In an episode of The New Adventures of Winnie the Pooh, Rabbit and his friends build a tar baby-like "watchamadingle" out of glue and molasses in order to trap The Masked Offender, who is actually a disguised Tigger.
In Hollywood's Roots 2016 miniseries, which is given a contemporary perspective, a group of white men order Kunta Kinte to hand over his infant daughter Kizzy, referring to her by the historically inaccurate (thus historical revisionist) term "tar baby". (See Racist interpretation below)
The story has given rise to two American English idioms. References to Br'er Rabbit's feigned protestations such as "please don't fling me in dat brier-patch" refer to guilefully seeking something by pretending to protest, with a "briar patch" often meaning a more advantageous situation or environment for one of the parties. The term tar baby has come to refer to a problem that is exacerbated by attempts to struggle with it, or by extension to a situation in which mere contact can lead to becoming inextricably involved.
Although the term's provenance rests in African folklore (i.e., the gum doll Anansi created to trap Mmoatia), some Americans consider tar baby to be a pejorative term for African Americans. The Oxford English Dictionary defines tar baby as "a difficult problem which is only aggravated by attempts to solve it", but the online subscription-only version adds a second definition: "a derogatory term for a Black (U.S.) or a Maori (N.Z.)".
Several United States politicians—including presidential candidates John Kerry, John McCain, Michele Bachmann, and Mitt Romney—have been criticized by civil rights leaders, the media, and fellow politicians for using the "tar baby" metaphor. An article in The New Republic argued that people are "unaware that some consider it to have a second meaning as a slur" and it "is an obscure slur, not even known to be so by a substantial proportion of the population". It continued that, "those who feel that tar baby's status as a slur is patently obvious are judging from the fact that it sounds like a racial slur".
- Espinosa, A. (1943). A new classification of the fundamental elements of the tar-baby story on the basis of two hundred and sixty-seven versions. Journal of American Folklore, 56, pp. 31–37 as cited in Campbell, J. (1949). The Hero with a Thousand Faces. New York, New York: MJF Books, 87. ISBN 1-56731-120-2.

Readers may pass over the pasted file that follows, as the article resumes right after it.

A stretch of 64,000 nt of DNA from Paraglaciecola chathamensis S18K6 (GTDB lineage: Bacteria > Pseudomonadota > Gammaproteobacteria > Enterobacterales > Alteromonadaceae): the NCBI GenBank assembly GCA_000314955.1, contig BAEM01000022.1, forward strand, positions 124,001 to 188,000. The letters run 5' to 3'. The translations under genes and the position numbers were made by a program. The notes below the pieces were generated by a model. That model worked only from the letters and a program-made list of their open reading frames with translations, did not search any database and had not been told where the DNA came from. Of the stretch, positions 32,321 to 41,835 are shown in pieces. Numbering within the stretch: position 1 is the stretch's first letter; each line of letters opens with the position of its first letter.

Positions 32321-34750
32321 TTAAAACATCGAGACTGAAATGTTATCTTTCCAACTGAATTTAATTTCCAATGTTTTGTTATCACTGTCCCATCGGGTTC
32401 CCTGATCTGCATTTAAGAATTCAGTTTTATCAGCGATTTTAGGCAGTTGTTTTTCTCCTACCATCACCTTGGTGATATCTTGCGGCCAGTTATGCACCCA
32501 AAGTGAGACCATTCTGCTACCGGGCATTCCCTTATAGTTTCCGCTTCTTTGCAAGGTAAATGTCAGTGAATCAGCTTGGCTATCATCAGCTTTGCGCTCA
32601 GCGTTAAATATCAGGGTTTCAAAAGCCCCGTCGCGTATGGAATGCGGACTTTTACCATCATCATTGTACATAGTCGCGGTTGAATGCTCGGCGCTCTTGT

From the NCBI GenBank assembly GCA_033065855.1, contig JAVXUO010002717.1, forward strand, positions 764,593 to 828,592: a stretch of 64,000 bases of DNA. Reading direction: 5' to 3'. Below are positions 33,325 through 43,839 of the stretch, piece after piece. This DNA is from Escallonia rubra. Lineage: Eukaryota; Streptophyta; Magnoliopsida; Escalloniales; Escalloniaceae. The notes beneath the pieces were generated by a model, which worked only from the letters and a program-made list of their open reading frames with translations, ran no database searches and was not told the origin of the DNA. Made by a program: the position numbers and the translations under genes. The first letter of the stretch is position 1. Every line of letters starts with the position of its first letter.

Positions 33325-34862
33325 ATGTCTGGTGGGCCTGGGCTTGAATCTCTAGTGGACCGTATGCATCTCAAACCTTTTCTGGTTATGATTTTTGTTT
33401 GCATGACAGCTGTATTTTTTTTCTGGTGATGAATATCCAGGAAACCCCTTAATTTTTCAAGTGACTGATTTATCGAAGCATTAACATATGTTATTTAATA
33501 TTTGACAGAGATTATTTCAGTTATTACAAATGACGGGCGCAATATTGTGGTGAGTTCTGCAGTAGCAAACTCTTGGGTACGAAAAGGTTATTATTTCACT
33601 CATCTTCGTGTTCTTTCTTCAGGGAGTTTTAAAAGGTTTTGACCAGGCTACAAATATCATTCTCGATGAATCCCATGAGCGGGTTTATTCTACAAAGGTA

- 1944. The Tarbaby Once More. Journal of the American Oriental Society Vol. 64, No. 1 pp. 4–7.
- pp. 58–60. Aurelio Macedonio Espinosa. 1990. The Folklore of Spain in the American Southwest: Traditional Spanish Folk Literature in Northern New Mexico and Southern Colorado. Norman: University of Oklahoma Press.
- Some Tales from Bahama Folk-Lore by Charles Lincoln Edwards page. 47 - 54
- ""Anansi and the Tar-baby", Jamaican Anansi Stories". Sacred-texts.com. 1924. Retrieved 2010-07-03.
- Campbell, J. (1949). The Hero with a Thousand Faces. New York, New York: MJF Books, pp. 85–89.
- Pilpay (2008). Charles Dudley Warner, ed. "A Library of the World's Best Literature – Ancient and Modern – Vol. XXIX". Cosimo, Inc. pp. 11460–11463. ISBN 9781605202235.
- Eugene Watson Burlingame, ed. (1994). "Buddhist Parables". Mortilal Banarsidass. pp. 41–44. ISBN 8120807383.
- Enrique Margery: "The Tar-Baby Motif", p. 9. In :- Latin American Indian Literatures Journal, Vol. 6 (1990), pp. 1–13
- Dyk, Anne, ed. 1959. "Tarbaby." Mixteco texts, pp. 33–44. (Linguistic Series 3.) Norman: Summer Institute of Linguistics of the University of Oklahoma.
- Stubblefield, Carol and Morris Stubblefield, compilers. 1994. Rabbit and Coyote. Mitla Zapotec texts, pp. 61–102. (Folklore texts in Mexican Indian languages no. 3. Language Data, Amerindian Series 12.) Dallas: Summer Institute of Linguistics.
- Clark, Lawrence E. 1961. Rabbit and Coyote. Sayula Popoluca texts, with grammatical outline, pp. 147–175. (Linguistic Series 6.) Norman: Summer Institute of Linguistics of the University of Oklahoma.
- Foster, George McClelland. Sierra popoluca folklore and beliefs. Vol. 42. University of California Press, 1945.
- Richard Erdoes and Alfonso Ortiz, eds. 1984. In American Indian Myths and Legends, pp. 359–361. New York: Pantheon.
- James Mooney, "Myths of the Cherokee", Dover 1995, pp. 271–273, 232–236, 450. Reprinted from a Government Printing Office publication of 1900. Also, Cherokee tarbaby story
- Romney Apologizes For 'Tar Baby', 2006-07-31.
- "tar, n.1".  April 2012. Oxford University Press. Retrieved: 2012-04-20.
- "tar, n.1". OED Online. December 2011. Oxford University Press. Retrieved: 2012-01-12.
- Coates, Ta-Neishi Paul (August 1, 2006). "Why 'Tar Baby' Is Such a Sticky Phrase". Time.
- White House Press Briefing, 2006-05-16.
- Washington at Work; The Senator Pursues 'Untold' M.I.A. Story, New York Times, Barbara Crossette, 1992-08-10.
- "Spokeswoman: Bachmann 'Tar Baby' Quote Not Racial". ABC News. April 20, 2012. Archived from the original on April 20, 2012.
- Creators.com Archived 2007-09-27 at the Wayback Machine..
- "Click2Houston.com". Click2Houston.com. 2005-10-05. Archived from the original on 2012-03-27. Retrieved 2010-07-03.
- Raised on point of order, Debates, House of Commons, Ottawa, Canada, Conservative MP, Pierre Poilievre, uses the term twice answering separate questions during Question Period. 2009-05-29.
- "Full Interview 630 KHOW Audio Version". Khow.com. 2011-07-29. Retrieved 2011-08-19.
- "Rep. Lamborn likens Obama to a "tar baby"". Salon.com. 2011-08-01. Retrieved 2016-02-20.
- "GOP Congressman, Doug Lamborn of Colorado, blasted for likening President Obama to a 'tar baby' New York Daily News". Nydailynews.com. 2011-08-02. Retrieved 2011-08-19.
- McWhorter: 'Tar Baby' Isn't Actually a Racist Slur The New Republic, 2011-08-03.
- Media related to Tar baby at Wikimedia Commons
- The dictionary definition of tarbaby at Wiktionary
- Works related to Uncle Remus: His Songs and His Sayings/The Wonderful Tar-Baby Story at Wikisource
- González Casanova, Pablo (1946) : Cuentos indígenas.
- Schultze Jena, Leonhard (1977) : Mito y Leyendas de los Pipiles de Izalco. El Salvador : Ediciones Cuscatlán.
- Patiño Rosselli, Carlos (1983) : Lengua y sociedad en el Panlenque de San Basilio. Bogotá : Instituto Caro y Cuervo.
- Wagner, Brian (2017): The Tar Baby: A Global History. Princeton: Princeton University Press